WSJ: The Changing Culture of the New York Public Library

Posted on April 5, 2012 by


Note: We’ve updated this post (at the bottom) with a link to a recent keynote lecture (video) by Anthony Grafton. It’s titled, “The Transforming Book”.

From an WSJ “Ideas” Blog Post:

Anthony Grafton, a professor of history at Princeton and past president of the American Historical Association, is distressed when he contemplates the changes afoot at the New York Public Library. The library, he writes, is in the midst of altering

not only its appearance but its functions. Millions of books will move from its stacks to the … facility it shares with Princeton and Columbia, out here in suburban New Jersey. Readers who want to consult a book will often have to order it in advance — and may find, as readers sometimes do here, that real delivery times are slower than advertised ones. More recent books, in some cases at least, will circulate.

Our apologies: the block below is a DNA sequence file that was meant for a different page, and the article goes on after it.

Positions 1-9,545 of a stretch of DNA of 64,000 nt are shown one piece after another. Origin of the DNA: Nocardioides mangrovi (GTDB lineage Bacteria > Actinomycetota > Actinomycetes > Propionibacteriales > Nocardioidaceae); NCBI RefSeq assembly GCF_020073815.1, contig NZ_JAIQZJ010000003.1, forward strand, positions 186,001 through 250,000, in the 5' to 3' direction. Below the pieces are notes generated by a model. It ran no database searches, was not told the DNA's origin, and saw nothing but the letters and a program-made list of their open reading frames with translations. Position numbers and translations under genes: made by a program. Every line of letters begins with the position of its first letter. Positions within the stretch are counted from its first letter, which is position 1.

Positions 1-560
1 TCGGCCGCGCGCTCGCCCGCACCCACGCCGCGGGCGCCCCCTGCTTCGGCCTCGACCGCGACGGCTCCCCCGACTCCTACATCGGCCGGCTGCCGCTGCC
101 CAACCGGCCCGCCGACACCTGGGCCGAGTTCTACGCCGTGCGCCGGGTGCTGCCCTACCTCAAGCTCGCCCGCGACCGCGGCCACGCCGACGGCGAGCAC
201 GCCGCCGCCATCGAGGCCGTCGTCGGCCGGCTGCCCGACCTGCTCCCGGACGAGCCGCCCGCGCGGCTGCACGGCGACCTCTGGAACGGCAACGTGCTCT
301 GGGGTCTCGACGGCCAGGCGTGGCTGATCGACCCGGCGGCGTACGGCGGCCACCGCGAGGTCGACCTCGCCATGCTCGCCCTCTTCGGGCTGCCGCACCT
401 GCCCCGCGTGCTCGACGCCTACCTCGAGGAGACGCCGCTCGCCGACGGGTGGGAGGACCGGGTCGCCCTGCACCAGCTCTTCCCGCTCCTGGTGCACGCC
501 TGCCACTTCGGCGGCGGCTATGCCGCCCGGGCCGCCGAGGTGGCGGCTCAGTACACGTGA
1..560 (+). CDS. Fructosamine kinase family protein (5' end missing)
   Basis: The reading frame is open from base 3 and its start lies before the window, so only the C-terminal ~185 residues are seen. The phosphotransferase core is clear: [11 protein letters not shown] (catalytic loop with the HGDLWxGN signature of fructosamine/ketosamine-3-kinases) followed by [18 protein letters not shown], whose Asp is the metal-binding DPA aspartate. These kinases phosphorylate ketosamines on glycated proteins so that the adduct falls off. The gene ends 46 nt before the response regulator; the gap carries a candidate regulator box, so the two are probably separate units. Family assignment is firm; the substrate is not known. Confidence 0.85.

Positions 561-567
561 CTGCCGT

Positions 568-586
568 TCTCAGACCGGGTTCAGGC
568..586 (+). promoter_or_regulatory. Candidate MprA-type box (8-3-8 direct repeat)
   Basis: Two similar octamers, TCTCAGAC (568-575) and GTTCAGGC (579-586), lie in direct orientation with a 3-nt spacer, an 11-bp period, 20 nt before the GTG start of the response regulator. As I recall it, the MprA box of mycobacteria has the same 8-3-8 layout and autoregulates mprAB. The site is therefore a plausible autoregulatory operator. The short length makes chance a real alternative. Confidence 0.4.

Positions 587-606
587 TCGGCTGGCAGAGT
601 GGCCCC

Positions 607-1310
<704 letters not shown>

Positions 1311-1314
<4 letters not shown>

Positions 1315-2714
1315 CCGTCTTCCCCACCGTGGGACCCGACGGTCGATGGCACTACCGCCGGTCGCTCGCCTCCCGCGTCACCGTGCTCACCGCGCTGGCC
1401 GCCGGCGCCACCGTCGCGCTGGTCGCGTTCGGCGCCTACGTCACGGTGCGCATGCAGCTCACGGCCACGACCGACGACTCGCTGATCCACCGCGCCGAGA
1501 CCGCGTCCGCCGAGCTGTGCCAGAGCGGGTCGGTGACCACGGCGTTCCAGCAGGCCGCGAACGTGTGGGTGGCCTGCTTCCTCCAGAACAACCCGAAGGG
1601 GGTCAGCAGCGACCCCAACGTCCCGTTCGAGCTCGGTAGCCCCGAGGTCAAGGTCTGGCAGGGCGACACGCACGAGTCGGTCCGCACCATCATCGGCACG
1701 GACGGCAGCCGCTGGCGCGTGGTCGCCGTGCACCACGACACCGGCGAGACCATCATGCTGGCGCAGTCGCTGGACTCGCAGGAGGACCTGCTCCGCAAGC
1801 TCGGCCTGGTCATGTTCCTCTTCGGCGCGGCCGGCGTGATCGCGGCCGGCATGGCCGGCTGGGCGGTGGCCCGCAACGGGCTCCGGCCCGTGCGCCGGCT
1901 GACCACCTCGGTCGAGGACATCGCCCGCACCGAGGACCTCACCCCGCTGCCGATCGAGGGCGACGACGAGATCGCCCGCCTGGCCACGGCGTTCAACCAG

Instead of offering books, in the first instance, NYPL will offer banks of computers, fast Wi-Fi and lots of places designed for individuals and groups to work together: a big, and probably beautiful, digital commons, with a cafe and circulating collection.

Read the Complete Blog Post

See Also: “A tale of two libraries and a revolution” (by Anthony Grafton, The Daily Princetonian)

See Also: Video: “The Transforming Book”
Keynote Lecture by Dr. Grafton at the 2012 Spring Humanities Symposium at Messiah College.
Recorded on February 23, 2012. Made available online March 27, 2012
Symposia Website (Including Dr. Graton’s Bio)

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